Jan. 24 (UPI) — Oregonians on Tuesday overwhelmingly voted to preserve a tax increase on hospitals and health insurance policies to pay for the state’s Medicaid program.
The 61 to 39 vote on Measure 101 was a rebuke of a Republican-led effort to effectively repeal a $550 million revenue package to fund the state’s health care program for low-income people that was passed by the Democrat-controlled state House and Senate.
“It really confirms that Oregonians prioritize making sure all Oregonians have access to health care,” Democratic state Rep. Dan Rayfield told the Register-Guard. “The margin speaks for itself.”
The revenue package imposed a 0.7 percent tax increase on large hospitals and a 1.5 percent tax increase on insurance companies, which would likely be passed on to consumers, The Oregonian reported.
The extra taxes are expected to generate between $210 million and $320 million by 2019.
Under Oregon law, any new tax can be voted down if a petition gathers enough signatures, and three Republican lawmakers did that to force the vote on Measure 101 on Tuesday, NPR reported.
“This is about a fundamental disagreement that taxing other people’s insurance is the way to fund Medicaid,” Republican state Rep. Julie Parrish said.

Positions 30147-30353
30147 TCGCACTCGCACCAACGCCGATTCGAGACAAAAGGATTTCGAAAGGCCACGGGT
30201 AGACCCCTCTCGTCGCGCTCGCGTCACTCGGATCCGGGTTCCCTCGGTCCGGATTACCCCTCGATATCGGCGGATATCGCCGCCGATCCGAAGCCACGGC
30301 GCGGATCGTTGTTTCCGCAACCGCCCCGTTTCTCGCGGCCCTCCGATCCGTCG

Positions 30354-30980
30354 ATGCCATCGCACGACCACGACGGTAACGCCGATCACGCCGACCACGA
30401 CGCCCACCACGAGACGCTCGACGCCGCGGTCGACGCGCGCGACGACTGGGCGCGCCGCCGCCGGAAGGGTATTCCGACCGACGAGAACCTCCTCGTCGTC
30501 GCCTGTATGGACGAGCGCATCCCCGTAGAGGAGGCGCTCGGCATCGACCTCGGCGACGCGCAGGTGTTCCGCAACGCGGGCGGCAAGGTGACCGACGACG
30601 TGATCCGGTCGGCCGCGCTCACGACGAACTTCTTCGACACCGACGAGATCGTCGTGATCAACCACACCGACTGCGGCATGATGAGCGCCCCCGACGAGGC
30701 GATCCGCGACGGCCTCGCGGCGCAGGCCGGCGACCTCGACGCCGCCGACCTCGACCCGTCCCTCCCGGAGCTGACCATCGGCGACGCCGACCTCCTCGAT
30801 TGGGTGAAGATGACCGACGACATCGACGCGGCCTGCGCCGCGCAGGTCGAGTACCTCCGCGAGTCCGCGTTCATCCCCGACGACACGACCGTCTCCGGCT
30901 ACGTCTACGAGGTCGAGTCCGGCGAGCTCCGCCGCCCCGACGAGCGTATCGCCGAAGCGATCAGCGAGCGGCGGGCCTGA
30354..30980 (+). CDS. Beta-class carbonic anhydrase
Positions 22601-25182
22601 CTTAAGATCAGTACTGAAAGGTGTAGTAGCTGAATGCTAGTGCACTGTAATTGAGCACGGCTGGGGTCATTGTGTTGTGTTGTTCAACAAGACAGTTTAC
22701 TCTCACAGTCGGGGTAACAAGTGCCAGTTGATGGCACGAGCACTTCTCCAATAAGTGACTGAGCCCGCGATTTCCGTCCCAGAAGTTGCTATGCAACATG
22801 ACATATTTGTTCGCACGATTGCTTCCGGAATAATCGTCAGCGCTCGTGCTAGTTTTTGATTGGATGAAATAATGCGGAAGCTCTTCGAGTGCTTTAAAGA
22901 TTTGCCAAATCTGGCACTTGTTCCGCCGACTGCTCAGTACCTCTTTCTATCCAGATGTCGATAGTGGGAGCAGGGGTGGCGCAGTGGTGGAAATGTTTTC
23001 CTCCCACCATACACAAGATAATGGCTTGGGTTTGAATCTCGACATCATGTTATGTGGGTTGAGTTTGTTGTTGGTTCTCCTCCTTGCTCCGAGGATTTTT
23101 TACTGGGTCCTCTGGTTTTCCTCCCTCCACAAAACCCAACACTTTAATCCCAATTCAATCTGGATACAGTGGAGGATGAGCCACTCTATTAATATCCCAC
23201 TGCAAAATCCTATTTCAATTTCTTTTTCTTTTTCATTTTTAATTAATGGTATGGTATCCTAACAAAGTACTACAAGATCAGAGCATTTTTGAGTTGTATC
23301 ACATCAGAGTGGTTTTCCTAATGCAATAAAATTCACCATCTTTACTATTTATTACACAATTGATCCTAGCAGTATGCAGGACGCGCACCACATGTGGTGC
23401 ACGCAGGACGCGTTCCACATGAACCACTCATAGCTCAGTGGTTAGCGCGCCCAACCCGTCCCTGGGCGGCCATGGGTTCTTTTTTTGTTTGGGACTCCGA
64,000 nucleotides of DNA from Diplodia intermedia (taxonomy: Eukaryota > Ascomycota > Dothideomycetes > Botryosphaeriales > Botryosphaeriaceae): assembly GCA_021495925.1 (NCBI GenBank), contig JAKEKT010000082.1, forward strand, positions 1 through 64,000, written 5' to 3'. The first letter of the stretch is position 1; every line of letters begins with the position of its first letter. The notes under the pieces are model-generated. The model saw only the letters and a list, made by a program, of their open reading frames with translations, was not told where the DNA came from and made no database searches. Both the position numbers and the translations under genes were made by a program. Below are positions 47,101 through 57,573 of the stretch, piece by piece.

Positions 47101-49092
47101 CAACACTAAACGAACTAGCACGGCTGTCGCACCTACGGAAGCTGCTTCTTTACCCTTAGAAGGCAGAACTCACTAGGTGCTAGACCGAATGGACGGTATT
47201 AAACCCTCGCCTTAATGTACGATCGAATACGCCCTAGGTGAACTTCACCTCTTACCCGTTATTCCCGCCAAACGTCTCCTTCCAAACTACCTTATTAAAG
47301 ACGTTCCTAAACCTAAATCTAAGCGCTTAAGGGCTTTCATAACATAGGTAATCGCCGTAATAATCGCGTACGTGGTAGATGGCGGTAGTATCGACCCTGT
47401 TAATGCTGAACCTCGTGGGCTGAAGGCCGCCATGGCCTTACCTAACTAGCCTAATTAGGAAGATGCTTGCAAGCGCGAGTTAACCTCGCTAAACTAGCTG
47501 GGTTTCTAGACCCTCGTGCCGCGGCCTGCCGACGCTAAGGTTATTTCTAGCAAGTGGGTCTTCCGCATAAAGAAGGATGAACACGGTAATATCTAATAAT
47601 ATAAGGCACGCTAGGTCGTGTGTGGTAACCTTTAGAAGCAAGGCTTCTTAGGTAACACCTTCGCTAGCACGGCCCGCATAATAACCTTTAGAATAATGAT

But with Oregonians approving the measure, state Republicans said they’ll focus efforts on improving the state health care program.
“Our state’s health care programs have suffered from chronic failure for years,” said House Republican Leader Mike McLane in a statement to the Register-Guard. “This culture of incompetence cannot be excused or forgotten in the wake of this ballot measure. I hope legislators on both sides of the aisle will make it a priority to safeguard and protect the investment in our state government that Oregon taxpayers have affirmed tonight.”
In addition to adding up to $320 million for the state health care program, the vote ensures that the state will qualify for between $630 million and $960 million in federal Medicaid matching funds, according to The Oregonian.